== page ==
Recent Studies Point To Concerns
With Genetically Engineered Foods

Two recent studies point to new concerns about genetically
engineered foods and crops. In the December 2 issue of the
journal Nature, New York University researchers found that
roots from common genetically engineered Bt corn exude the
pesticide into the soil, bind with soil particles, and
remain active (ie toxic) in the soil for 243 days.

Dr. Charles Benbrook, former member of the National Academy
of Sciences and head of Benbrook Consulting Services,
believes that the NYU study is as important as an earlier
study by Cornell researchers which found that pollen from
genetically engineered Bt corn was toxic to the Monarch
butterfly study. "What goes on underground in a field
planted with today's Bt-corn varieties is largely a
mystery.  Enhance the toxin levels 100- to 1,000-fold and it
becomes a mystery of some consequence and immediacy,"
Benbrook says.

The registrations for the current wave of engineered Bt
crops expire in 2001. The biotech industry will be looking
for EPA approval for a new wave of Bt crops designed to
address the corn rootworm complex, a particularly stubborn
pest which has developed a resistance to every single pest
tool including crop rotation, according to Benbrook. "It's
going to take a pretty high level of Bt to control them."

Another study published in December issue of the
international scientific journal Microbial
Ecology in Health and Disease (no 4, 1999) found that the
use of the Cauliflower Mosaic Viral promoter (CaMV) in the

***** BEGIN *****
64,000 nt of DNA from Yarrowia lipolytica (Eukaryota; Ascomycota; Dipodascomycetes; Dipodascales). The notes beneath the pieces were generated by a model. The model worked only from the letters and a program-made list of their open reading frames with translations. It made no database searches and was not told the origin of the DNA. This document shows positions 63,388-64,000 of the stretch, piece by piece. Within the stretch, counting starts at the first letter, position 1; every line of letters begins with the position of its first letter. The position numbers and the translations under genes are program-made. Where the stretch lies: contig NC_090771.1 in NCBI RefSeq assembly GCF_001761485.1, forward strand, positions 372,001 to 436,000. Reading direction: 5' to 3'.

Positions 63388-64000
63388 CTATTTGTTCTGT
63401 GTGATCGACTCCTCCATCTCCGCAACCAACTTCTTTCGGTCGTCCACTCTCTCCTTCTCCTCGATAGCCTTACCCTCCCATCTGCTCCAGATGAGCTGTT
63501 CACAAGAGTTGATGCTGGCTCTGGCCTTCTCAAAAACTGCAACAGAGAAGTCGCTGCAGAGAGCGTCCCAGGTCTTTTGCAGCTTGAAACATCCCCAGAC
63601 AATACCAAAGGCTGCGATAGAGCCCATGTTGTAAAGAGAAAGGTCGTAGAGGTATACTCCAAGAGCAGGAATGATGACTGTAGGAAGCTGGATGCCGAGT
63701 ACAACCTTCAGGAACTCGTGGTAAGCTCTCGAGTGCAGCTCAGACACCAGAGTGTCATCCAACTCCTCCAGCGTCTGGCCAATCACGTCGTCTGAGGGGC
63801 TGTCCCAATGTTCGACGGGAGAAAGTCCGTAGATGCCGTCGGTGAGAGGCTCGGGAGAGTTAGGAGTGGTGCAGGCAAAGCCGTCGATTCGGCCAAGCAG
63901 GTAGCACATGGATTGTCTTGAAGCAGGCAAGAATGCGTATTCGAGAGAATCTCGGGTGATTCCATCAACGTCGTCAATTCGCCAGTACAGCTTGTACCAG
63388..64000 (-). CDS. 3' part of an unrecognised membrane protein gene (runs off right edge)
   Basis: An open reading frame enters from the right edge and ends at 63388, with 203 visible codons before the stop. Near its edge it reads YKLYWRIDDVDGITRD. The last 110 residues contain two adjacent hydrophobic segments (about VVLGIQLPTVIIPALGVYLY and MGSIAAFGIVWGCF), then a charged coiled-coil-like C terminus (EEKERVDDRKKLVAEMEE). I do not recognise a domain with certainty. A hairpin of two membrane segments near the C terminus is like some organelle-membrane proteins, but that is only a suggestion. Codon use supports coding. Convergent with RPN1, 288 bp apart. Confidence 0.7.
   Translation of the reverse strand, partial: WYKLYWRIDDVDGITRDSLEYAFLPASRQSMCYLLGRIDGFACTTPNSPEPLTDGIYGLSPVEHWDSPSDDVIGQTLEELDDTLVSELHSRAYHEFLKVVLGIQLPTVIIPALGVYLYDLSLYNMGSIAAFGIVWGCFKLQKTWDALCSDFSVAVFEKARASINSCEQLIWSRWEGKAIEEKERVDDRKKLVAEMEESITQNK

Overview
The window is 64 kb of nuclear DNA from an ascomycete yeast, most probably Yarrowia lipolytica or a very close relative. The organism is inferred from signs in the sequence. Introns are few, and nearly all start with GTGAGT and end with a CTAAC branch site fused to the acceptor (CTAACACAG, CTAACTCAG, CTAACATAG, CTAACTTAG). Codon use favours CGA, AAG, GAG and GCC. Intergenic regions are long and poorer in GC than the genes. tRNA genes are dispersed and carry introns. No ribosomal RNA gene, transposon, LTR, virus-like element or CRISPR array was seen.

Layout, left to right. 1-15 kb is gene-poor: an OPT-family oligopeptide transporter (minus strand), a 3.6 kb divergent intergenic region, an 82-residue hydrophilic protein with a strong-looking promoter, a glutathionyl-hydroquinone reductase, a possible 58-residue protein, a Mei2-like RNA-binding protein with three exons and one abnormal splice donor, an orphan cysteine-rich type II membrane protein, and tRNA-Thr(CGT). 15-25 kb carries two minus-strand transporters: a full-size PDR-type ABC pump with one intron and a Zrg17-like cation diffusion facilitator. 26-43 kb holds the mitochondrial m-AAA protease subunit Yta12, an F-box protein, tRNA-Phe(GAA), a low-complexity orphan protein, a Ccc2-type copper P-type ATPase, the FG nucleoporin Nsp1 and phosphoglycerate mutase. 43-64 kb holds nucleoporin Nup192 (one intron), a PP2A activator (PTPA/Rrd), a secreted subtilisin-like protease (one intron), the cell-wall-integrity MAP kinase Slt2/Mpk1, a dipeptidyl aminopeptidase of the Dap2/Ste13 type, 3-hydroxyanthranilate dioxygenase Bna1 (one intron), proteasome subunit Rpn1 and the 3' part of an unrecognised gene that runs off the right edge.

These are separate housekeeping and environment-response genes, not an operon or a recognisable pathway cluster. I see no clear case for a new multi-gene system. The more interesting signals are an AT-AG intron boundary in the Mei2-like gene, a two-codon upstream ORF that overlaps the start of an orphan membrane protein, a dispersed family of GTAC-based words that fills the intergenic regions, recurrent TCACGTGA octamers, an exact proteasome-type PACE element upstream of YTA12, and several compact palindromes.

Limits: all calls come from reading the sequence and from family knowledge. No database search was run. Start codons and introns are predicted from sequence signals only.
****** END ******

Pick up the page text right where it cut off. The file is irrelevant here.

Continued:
process of genetically engineering food has the potential to
reactivate dormant viruses or create new viruses in all
species to which it is transferred.

CaMV is found in practically all current genetically
engineered crops released commercially or undergoing field
trials. Its instability increases the possibility of
promotion of an inappropriate over-expression of genes to
the transferred species. The development of cancer may be
one consequence of such inappropriate over-expression of

The scientists behind the research, Mae-Wan Ho, Angela Ryan,
and Joe Cummins "strongly recommend that all transgenic
crops containing CaMV 35S or similar promoters should be
immediately withdrawn from commercial production or open
field trials. All products derived from such crops
containing transgenic DNA should also be immediately
withdrawn from sale and from use for human consumption or
animal feed".

For pre-publication full text, see:

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